February is considered the month of love. People think of Valentine's Day and their sweetheart. February is also known among those in the animal rescue world as Spay/Neuter Awareness Month. As we anticipate spring within the next few months, and numerous amount of “littering” that exists – in the sweet form of puppies and kittens – animal welfare groups throughout the world are reminding people to prevent litters and spay/neuter your critters!
Puppies and kittens are adorable, but happens to all of these little ones, and the ones yet to be born later in the year? Sadly, most lose their lives. Throughout the country, nearly four million dogs, cats, puppies and kittens are euthanized because there are not enough homes for them all. Pet overpopulation is a major problem in the United States and around the world. Therefore, animal groups take the month of February, and particularly the last Tuesday of the month, to remind people of this terribly sad world-wide problem. This year's recognition, known was World Spay Day, takes place Tuesday, February 26, 2013.
1+1 Equals Hundreds
One of the answers lies in spaying and neutering pets. This simple operation can “litterally” save the lives of millions of companion animals. Animal welfare experts estimate that one unspayed female and one unneutered male dog contribute to 512 additional dogs within 3 years and that one unspayed female and one unneutered male cat produce 382 more cats to the already high pet population.
Myths About Spaying and Neutering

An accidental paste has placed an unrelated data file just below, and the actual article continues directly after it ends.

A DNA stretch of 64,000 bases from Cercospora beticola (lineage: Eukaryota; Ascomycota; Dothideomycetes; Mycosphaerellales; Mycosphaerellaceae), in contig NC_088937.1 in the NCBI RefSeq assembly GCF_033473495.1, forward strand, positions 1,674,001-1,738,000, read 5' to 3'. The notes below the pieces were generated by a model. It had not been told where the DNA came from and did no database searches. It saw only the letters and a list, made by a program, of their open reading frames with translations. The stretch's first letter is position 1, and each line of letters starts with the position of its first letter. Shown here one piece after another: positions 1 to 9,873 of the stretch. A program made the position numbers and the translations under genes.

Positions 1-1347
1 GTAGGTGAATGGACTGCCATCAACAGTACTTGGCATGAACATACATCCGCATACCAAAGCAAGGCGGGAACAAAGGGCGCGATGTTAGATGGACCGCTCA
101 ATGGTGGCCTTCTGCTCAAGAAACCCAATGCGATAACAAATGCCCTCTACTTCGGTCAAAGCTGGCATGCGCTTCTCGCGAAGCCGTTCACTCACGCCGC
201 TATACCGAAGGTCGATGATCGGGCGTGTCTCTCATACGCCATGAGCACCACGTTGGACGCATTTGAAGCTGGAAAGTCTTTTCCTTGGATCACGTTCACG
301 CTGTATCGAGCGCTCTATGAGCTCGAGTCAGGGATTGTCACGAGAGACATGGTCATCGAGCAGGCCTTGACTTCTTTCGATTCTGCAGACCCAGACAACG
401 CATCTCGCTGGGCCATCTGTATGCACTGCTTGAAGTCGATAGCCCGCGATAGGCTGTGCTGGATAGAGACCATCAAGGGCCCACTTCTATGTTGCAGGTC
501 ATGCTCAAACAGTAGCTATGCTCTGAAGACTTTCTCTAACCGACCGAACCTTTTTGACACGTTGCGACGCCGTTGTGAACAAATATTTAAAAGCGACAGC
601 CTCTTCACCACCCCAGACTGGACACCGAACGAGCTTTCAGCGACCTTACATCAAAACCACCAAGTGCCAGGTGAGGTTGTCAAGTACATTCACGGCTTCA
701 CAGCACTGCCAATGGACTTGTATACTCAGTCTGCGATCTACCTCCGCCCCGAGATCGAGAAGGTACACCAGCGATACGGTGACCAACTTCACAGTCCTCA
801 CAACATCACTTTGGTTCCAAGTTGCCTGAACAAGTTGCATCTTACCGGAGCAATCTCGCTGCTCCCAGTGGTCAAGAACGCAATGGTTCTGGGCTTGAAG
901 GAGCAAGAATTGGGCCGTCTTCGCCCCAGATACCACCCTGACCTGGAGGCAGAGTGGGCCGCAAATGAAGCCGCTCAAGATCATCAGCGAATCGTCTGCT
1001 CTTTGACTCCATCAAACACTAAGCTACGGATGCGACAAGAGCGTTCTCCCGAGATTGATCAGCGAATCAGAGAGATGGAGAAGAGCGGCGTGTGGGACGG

Many myths exist about spaying and neutering, and most are just that: myths. If you have concerns about the surgery and its affect upon your pet, discuss these with your vet. No one is more knowledgeable about surgical procedures and the pros and cons than your veterinarian.
Here are some facts about pets that are spayed or neutered:
- They tend to be better behaved.
- They tend to be more affectionate.
- Spayed females don’t attract unwanted, aggressive males nor do they exhibit the nervous behaviors from hormonal changes and cry piteously waiting for a mate.
- Neutered males are less likely to mark territory (such as your couch!) and they are less likely to roam.
Cesar Milan, the nationally-recognized and respected “Dog Whisperer”, debunks many spay and neuter myths on his website:http://www.cesarsway.com/tips/basics/spay-and-neuter-myths.
To learn more about spaying and neutering reasoning, myths and facts, visit
Be the Solution, Not the Problem
Lack of homes and pet overpopulation is a serious national, regional, state and community problem –so let’s fix the problem by fixing our pets! Animal shelters and rescue organizations are bombarded with animals; why be part of the problem when you can be part of the solution? So, please don't litter, spay or neuter your critter!